Executives from Intel, Xilinx and Qualcomm have met with the US Commerce Department to persuade the US government on easing up the ban on sales to Huawei. The chipmakers have argued that Huawei's products use commonly available components which less likely to pose a risk to US’ national security.
Last month, Qualcomm and Intel cut off ties with Huawei after the US government added Huawei to the Entity List. The same two companies are now reportedly persuading the US government to ease its ban on Huawei and sales to Huawei since both these Huawei suppliers are also on the verge of losing revenue due to US’ executive order on Huawei.
Sources close to the situation revealed that executives from Intel and Xilinx held meetings with the US Commerce Department in late May to have discussions on the US trade ban on Huawei. Reuters reports that Qualcomm has also met with the Commerce Department to persuade the US government on easing up the ban on sales to Huawei.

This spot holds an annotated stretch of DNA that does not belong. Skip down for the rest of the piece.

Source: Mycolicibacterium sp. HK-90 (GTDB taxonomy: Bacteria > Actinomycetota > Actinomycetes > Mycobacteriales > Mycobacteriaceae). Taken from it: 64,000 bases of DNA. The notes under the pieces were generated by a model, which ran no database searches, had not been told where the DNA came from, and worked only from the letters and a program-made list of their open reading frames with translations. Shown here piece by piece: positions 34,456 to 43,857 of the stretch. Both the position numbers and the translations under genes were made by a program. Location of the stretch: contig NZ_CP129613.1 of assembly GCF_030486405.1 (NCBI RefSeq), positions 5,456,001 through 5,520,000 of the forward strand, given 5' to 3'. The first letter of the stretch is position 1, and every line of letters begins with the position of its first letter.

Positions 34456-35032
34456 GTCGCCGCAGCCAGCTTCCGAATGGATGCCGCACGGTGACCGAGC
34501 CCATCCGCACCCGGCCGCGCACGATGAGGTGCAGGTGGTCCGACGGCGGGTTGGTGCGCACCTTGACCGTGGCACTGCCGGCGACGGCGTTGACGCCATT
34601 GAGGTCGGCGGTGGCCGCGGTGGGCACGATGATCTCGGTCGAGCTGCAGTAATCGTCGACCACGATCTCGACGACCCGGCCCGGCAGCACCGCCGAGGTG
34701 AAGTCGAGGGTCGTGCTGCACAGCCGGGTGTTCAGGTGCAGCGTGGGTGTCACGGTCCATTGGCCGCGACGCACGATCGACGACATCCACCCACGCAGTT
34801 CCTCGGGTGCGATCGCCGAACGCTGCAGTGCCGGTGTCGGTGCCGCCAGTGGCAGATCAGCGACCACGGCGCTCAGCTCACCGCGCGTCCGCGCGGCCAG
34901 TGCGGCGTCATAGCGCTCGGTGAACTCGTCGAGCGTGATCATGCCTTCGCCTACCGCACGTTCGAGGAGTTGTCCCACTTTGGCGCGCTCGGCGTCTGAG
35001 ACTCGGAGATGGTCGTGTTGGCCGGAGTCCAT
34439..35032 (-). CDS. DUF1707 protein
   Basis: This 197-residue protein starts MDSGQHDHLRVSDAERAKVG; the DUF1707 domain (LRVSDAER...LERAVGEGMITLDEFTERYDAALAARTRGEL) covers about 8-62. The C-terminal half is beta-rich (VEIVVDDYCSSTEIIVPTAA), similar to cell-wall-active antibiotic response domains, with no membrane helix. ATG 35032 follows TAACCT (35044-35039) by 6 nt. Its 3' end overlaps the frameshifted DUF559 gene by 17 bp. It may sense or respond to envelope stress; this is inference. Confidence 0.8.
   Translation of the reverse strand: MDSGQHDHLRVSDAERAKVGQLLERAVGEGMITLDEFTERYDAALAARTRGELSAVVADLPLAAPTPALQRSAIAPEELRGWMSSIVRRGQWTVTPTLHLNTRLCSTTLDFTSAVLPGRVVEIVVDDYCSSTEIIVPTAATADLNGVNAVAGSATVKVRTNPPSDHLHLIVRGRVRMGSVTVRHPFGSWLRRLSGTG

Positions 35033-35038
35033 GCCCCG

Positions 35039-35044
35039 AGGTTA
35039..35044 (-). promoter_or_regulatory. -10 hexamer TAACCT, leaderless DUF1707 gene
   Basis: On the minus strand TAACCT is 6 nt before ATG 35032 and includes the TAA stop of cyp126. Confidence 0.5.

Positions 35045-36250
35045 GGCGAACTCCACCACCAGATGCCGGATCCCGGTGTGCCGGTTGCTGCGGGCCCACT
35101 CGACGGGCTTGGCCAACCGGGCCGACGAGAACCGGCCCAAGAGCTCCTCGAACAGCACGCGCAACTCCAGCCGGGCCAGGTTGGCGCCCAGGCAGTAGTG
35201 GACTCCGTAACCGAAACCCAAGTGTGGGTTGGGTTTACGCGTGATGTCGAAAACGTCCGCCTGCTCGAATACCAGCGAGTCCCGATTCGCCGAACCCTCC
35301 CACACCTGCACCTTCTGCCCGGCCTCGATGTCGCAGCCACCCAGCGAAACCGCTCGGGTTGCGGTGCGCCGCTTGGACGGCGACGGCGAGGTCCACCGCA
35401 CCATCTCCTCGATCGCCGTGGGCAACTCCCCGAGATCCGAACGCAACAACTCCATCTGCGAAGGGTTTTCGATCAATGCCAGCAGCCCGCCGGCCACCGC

The chipmakers have argued that the Chinese company’s products including smartphones and servers use commonly available components which less likely to pose a risk to US’ national security. The companies, however, don’t deny that Huawei's 5G networking technology could present a potential threat to the security.
One of the sources said “This isn’t about helping Huawei. It’s about preventing harm to American companies”. This is significant since Huawei spent $11 billion out of a total of $70 billion on US companies to buy components for their smartphones and other products. In majority, these US companies include Qualcomm, Intel and Micron Technology.
Google also recently attempted to lobby the US government so that it can keep selling hardware, software and technical services to Huawei.
Despite the US ban, Huawei is now developing EMUI 10 based on Android Q which is expected to come to the Huawei P30 series, Mate 20 series and some Honor phones firsthand. We’ve come to know that Huawei is also working on a Sailfish-based Aurora OS as well as HongMeng OS as alternatives to Android. The consequence of losing the Android license has also pushed the Chinese company to look for replacements to the Play Store. While Huawei is in talks with Portugal-based Aptoide App Store, it’s also approaching app developers to create apps for its own app store - AppGallery.
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